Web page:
From Maui, Sonni will head to Europe where she plans to compete in events in Majorca and St. Maxime, alongside one or two yet to be determined events, before flying to North America for the Payette River Games in Idaho and the ever popular Race Lake of the Sky at Lake Tahoe. The entire SIC Team has been together on Maui in recent days and Sonni has enjoyed the time bonding with her teammates, paddling together in Hawaii’s pristine waters and simply hanging out and relaxing. Sonni’s boyfriend also resides in Maui, making each return to the tropical paradise a special occasion, particularly after a long day on the water.
When she is not training and competing, Sonni spends much of her time painting and is equally talented with a brush and canvas as she is with a paddle and a board. This fall, Sonni will hold her second art exhibition back in her old stomping grounds on the northern German island of Sylt, Sonni’s birthplace and inspiration for the exhibition – Peace Love Sylt II.
The accomplished athlete and 2014 Molokai to Oahu Champion offered the following tips for fellow stand up paddlers seeking to compete in open ocean, downwind races.
If you take part on your first M2O, it helps to do it as a team, just to see what to expect.
Crossing the Ka’iwi Channel is not something one does on a whim. There are races and then there is Molokai – the very name strikes a definitive, epic cadence as it rolls off the tongue. Molokai to Oahu is a race unlike no other in the competitive stand up paddling arena. “It is not just a race against other athletes,” said Sonni, “Molokai is a race against yourself”.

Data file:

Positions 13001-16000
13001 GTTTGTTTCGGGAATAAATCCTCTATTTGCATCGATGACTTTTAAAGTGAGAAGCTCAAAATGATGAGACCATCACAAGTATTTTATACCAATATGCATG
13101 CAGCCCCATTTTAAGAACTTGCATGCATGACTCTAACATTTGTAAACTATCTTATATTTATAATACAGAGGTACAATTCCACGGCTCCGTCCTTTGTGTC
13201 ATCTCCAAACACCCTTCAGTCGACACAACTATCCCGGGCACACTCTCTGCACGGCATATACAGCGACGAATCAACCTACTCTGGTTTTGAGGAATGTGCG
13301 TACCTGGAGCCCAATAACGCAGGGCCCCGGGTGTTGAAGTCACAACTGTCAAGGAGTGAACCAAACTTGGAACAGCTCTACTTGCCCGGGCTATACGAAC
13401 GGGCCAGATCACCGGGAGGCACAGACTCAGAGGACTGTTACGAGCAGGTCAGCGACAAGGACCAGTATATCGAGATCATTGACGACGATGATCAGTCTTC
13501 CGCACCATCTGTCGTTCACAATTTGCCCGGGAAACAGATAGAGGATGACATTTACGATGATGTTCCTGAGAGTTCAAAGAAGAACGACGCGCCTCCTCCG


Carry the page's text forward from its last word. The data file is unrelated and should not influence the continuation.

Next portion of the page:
Go out everyday in all kind of conditions: onshore, offshore, sideshore, waves, etc.
If you only train when the conditions are most favorable, guess what? Come race day there is a very good chance you’re going to be confronted with significant challenges beyond anything you have trained for. Peak performance comes from proper preparation. By training in a variety of conditions you will enable your body to develop the skills necessary to adapt and overcome when it matters the most.
Go to Hawaii a couple of weeks before the M2O to train, get used to the conditions and adjust to the climate.
There is no substitute for local knowledge. Assuming you don’t already live in Hawaii, take the time, if possible, to acclimate to Hawaii’s tropical climate and open ocean conditions. This is not always feasible for non-residents of the Aloha State and even top competitors such as 2013 Men’s Molokai to Oahu Champion Travis Grant [a resident of Oahu] hold down day jobs when they are not traveling to competitions. Nevertheless, a quick look at the event’s past winners indicates a common thread. They all spent a significant amount of time training in Hawaii prior to their championship run.
Get a good escort team.
You may be the only one on your board, but you are not alone on the water. Having a good escort team will be a strong factor in how your channel crossing experience unfolds. A good escort team can assist you in making critical route decisions and help keep your spirits high throughout the duration of your crossing. Your escort team should be invested in your success to the same level as you.